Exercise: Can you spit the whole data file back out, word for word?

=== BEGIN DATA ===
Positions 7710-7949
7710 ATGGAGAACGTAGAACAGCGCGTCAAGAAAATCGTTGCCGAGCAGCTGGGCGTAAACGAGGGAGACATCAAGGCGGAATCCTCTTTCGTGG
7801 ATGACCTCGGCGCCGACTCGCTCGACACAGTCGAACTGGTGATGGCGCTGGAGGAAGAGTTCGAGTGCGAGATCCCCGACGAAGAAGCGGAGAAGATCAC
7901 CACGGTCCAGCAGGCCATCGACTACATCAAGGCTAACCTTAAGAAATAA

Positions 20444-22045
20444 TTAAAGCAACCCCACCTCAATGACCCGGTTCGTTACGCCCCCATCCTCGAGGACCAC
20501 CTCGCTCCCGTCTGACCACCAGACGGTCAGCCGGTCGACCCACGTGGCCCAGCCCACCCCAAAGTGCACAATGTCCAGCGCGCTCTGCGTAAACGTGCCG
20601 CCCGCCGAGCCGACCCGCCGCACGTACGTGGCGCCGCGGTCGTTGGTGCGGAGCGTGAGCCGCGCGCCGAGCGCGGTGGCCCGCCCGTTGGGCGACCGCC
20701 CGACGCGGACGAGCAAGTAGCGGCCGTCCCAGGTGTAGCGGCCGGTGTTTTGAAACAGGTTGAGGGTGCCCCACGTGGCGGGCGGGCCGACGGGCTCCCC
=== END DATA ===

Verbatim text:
Positions 7710-7949
7710 ATGGAGAACGTAGAACAGCGCGTCAAGAAAATCGTTGCCGAGCAGCTGGGCGTAAACGAGGGAGACATCAAGGCGGAATCCTCTTTCGTGG
7801 ATGACCTCGGCGCCGACTCGCTCGACACAGTCGAACTGGTGATGGCGCTGGAGGAAGAGTTCGAGTGCGAGATCCCCGACGAAGAAGCGGAGAAGATCAC
7901 CACGGTCCAGCAGGCCATCGACTACATCAAGGCTAACCTTAAGAAATAA

Positions 20444-22045
20444 TTAAAGCAACCCCACCTCAATGACCCGGTTCGTTACGCCCCCATCCTCGAGGACCAC
20501 CTCGCTCCCGTCTGACCACCAGACGGTCAGCCGGTCGACCCACGTGGCCCAGCCCACCCCAAAGTGCACAATGTCCAGCGCGCTCTGCGTAAACGTGCCG
20601 CCCGCCGAGCCGACCCGCCGCACGTACGTGGCGCCGCGGTCGTTGGTGCGGAGCGTGAGCCGCGCGCCGAGCGCGGTGGCCCGCCCGTTGGGCGACCGCC
20701 CGACGCGGACGAGCAAGTAGCGGCCGTCCCAGGTGTAGCGGCCGGTGTTTTGAAACAGGTTGAGGGTGCCCCACGTGGCGGGCGGGCCGACGGGCTCCCC